I was stunned to hear that the cheapest price for 2 liters of milk in New Zealand is now $4.30 ($USD 3.30, or 3.7 grams silver.) Here in Mexico, the price of 2 liters of milk is 15.8 pesos ($USD 1.29, or 1.4 grams silver.)
One of New Zealand’s largest export earners is dairy products. It’s famous for its green rolling pastures, long growing season, few diseases, highly efficient farms, and advanced dairy technology. Mexico has only a few dairy farms, is a semi-arid country, and is known for needing to bring in cow feed most of the year, hot, dry summers, inefficient farming methods, and low use of technology.
Neither country uses subsidies or tariffs for its dairy products anymore.
What am I missing here?
Brandon at mastersplanning posted this old New York City study by the Municipal Art Society of New York. It has a whole bundle of clips illustrating what makes a good city public space. I found it fascinating.
Here’s the video: .
The Social Life of Small Urban Spaces
Some of the key lessons I learned from it:
- Big empty spaces, by themselves, are very unpopular.
- People want to be seen by people. Social interaction happens at the centre of other people’s attention: the street corner, the subway entrance, the square’s main feature.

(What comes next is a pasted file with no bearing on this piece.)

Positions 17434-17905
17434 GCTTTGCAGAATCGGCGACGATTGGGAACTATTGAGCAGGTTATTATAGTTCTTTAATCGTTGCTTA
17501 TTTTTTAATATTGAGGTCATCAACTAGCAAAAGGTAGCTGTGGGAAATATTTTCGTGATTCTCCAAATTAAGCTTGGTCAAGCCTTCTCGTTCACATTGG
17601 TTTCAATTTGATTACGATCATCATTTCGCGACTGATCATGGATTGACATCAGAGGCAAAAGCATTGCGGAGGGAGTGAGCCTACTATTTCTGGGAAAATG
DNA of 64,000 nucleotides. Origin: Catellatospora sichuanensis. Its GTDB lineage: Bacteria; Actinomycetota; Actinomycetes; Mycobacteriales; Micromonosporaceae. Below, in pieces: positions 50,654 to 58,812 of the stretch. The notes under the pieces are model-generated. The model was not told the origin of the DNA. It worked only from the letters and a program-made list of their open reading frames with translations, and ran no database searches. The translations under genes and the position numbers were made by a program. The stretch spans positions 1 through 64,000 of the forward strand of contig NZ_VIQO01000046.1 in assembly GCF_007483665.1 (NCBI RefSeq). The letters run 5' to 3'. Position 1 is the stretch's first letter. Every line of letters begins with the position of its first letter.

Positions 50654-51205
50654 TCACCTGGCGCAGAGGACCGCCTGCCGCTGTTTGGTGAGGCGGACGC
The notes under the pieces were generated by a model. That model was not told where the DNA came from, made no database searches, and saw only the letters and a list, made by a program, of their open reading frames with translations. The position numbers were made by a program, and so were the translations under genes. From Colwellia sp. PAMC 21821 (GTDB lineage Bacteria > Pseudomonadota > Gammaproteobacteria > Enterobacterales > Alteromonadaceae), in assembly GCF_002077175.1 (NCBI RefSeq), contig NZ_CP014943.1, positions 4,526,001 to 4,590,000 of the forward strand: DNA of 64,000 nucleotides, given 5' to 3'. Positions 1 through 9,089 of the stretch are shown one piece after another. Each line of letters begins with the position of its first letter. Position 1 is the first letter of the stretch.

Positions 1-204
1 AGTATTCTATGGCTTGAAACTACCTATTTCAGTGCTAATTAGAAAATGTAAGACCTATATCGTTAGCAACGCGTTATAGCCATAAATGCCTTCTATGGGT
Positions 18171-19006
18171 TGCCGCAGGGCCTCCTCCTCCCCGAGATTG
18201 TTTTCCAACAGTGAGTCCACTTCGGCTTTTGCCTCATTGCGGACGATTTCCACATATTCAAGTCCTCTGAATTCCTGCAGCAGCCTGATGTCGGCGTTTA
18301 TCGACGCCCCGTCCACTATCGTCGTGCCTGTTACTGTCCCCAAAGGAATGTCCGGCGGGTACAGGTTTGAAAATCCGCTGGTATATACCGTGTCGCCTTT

- Basic durable geometric shapes are great for sitting, playing, and talking.
- Places to sit are most important: at least a 1:30 ratio of space needs to be given to objects you can sit on.
- Make everything people-friendly: different sitting combinations, water you can touch and grass to play on, sculptures and windows to inside activities, and so on.
- Give people lots of choices. Even something as simple as being able to move a chair makes people feel better.
- Keep a close relationship to the street. Don’t separate public spaces from movement and action.
- Water features are great, especially moving water. Greenery is nice too, even token amounts.
- Build spaces in proportion to buildings. Don’t over-scale either of them.
The interesting thing for me, watching this video, was seeing how well Mexico towns and cities do all this instinctively. Many public works in Mexico are dismal, but public spaces are not. Whenever you go to a downtown, there will be fountains, plenty of places to sit, lots of activities for the kids, food stalls, exhibitions and shows, shops all facing the street, good public transport, pedestrian malls, underground or behind-wall parking, friendly security, historic buildings - and many more things that make Mexico plazas a joy to hang out in. Rather than field trips to Old Europe, urban design students would do better to go to Mexico.